General Information on Head & Neck Cancer / NPC


What is Nasopharyngeal Cancer?


Nasopharyngeal cancer (NPC) begins at the junction of the back of the nose and the top of the throat (pharynx), an area called the nasopharynx. The cells lining the nasopharynx can become cancerous and give rise to nasopharyngeal cancer (NPC) – a form of nose cancer. This usually happens when the cells behave abnormally and a cancerous lump is formed in the nasopharynx.

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What are the risk factors?


  • Family history of NPC.
  • The Epstein Barr Virus (EBV), which has been found to be associated with NPC.
  • Consumption of salted foods, which has been found to be associated with NPC.

*People who think they may be at risk should discuss this with their doctor.

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What are the signs and symptoms?


  • Painless lump in the neck
  • Blocked nose
  • Nose bleeds
  • Ear blockage
  • Ringing sound in the ear
  • Hearing loss
  • Blood in saliva


*A doctor should be consulted should the above symptoms occur.


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What can you do to prevent Nasopharyngeal Cancer?

There is currently no firm way to prevent NPC. Family members of NPC patients may wish to be screened.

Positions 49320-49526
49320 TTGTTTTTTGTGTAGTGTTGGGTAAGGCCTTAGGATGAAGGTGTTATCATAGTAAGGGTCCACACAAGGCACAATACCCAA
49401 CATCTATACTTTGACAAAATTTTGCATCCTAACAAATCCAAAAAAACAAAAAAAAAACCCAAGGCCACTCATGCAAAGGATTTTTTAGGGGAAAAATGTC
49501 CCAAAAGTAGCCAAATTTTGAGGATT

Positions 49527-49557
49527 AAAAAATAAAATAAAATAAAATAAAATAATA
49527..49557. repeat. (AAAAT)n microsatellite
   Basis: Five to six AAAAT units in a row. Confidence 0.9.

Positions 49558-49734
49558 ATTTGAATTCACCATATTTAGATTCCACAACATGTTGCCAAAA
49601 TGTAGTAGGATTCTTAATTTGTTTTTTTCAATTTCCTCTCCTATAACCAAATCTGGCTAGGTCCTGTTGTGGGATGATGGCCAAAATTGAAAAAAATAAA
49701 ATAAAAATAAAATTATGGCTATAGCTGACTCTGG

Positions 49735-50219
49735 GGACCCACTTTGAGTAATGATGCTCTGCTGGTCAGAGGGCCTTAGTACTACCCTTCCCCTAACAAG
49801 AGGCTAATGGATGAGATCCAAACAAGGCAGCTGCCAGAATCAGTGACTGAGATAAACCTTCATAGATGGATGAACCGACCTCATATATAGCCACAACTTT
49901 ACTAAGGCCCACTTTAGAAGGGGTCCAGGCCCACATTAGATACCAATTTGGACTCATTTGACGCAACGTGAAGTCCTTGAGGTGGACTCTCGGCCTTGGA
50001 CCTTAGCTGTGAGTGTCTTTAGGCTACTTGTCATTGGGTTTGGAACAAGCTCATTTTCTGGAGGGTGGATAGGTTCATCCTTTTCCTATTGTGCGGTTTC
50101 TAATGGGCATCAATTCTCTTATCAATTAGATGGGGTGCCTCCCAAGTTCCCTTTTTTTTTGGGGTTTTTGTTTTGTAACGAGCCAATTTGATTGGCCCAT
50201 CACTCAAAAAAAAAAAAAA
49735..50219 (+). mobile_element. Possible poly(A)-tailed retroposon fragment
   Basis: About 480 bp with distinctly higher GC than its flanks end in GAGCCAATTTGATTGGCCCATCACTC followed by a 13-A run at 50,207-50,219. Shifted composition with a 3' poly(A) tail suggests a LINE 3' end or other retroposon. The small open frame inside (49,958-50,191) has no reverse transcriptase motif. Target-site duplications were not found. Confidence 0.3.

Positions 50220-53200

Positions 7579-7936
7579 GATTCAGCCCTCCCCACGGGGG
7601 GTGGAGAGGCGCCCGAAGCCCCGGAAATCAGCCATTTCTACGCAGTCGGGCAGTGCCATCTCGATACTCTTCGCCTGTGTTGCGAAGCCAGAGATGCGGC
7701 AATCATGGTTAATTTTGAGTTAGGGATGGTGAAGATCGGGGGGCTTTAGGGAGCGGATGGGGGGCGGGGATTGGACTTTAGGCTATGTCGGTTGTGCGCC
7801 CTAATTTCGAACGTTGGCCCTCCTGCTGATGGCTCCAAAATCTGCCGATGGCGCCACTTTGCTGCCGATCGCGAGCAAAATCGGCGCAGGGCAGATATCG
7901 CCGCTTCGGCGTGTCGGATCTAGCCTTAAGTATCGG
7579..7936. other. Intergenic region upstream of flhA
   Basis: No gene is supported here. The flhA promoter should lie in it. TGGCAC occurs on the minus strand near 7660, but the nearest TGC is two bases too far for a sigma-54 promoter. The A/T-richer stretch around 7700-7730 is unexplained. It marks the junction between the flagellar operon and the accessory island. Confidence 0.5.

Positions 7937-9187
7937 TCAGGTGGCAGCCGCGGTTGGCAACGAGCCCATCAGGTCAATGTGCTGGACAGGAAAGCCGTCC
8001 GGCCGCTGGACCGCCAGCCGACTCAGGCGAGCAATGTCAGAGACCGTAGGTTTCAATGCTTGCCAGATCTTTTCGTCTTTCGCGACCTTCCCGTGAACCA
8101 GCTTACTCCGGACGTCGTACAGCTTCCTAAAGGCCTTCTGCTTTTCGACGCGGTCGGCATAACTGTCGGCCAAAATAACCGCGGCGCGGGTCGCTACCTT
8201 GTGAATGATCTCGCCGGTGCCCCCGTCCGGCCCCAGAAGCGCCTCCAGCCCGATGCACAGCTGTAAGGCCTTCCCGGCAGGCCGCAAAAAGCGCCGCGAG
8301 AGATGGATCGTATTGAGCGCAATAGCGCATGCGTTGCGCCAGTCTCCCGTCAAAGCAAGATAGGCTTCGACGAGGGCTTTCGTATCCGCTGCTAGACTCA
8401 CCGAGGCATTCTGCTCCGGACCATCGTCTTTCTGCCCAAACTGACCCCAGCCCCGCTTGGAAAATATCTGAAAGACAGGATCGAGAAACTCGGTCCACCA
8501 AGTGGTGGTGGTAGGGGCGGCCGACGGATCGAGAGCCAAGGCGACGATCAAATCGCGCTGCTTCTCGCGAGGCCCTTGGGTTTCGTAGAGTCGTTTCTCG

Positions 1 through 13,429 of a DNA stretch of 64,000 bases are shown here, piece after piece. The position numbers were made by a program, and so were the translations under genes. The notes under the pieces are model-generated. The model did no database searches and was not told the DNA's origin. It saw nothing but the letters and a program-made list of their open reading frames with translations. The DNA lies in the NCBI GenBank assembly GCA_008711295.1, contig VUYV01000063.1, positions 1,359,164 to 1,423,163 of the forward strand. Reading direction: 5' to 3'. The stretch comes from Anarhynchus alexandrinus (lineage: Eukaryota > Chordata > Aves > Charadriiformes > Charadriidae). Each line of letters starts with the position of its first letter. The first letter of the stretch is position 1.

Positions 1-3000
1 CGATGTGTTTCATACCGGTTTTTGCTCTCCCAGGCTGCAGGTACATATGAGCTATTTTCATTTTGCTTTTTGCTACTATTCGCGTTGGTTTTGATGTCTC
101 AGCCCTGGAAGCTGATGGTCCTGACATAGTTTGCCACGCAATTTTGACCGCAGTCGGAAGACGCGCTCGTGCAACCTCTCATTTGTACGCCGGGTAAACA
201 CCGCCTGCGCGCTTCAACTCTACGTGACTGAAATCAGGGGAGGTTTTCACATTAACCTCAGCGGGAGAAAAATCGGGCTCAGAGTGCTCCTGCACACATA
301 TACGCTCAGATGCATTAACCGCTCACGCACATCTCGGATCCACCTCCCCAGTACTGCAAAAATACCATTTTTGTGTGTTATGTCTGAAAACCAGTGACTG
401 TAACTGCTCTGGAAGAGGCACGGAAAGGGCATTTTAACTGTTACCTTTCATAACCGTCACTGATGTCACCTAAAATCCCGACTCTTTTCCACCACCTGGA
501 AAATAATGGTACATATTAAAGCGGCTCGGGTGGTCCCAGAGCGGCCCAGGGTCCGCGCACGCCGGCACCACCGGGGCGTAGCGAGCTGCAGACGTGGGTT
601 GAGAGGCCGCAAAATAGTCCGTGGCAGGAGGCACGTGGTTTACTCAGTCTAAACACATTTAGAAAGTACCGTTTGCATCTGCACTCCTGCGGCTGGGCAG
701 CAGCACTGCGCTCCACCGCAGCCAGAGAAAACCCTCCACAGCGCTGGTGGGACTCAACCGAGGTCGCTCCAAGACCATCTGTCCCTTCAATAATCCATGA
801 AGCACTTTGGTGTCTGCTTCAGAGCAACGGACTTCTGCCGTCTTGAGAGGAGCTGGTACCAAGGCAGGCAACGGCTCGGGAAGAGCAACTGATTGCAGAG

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How is Nasopharyngeal Cancer diagnosed?


If NPC is suspected, your doctor may suggest performing a nasal endoscopy. This involves inserting a thin flexible tube (with a camera mounted at one end) into your nasopharynx through your nose. A small tissue sample (biopsy) may also be removed for testing.

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What are the treatment options?


At NCIS, our patients are managed by a team of cancer specialists and health professionals from various disciplines. From pathologists and radiologists to medical oncologists and surgeons, we believe that a multidisciplinary approach will give our patients comprehensive and holistic care. A treatment plan will be developed to fit each patient's needs and may include one or a combination of the following treatments:


Radiation Therapy

Radiation Therapy is commonly used to treat NPC cancer. NPC patients are usually treated with External Beam Radiotherapy (EBRT) which focuses high-energy radiation beams from outside the body on the cancer, killing the cancer cells in the process.


Chemotherapy is usually used as a supplementary treatment to radiation therapy and is either taken as a pill or through the vein. Two common ways in which it can be administered are:


  • At the same time as radiotherapy: This can enhance the effectiveness of radiotherapy but the side effects of both chemotherapy and radiotherapy can be difficult to handle.
  • After radiotherapy: This is used to kill any remaining cancer cells after radiotherapy.

Surgery is seldom used as the initial treatment for NPC. It can be considered as an option when the cancer recurs after treatment and the cancer has not spread to other parts of the body.


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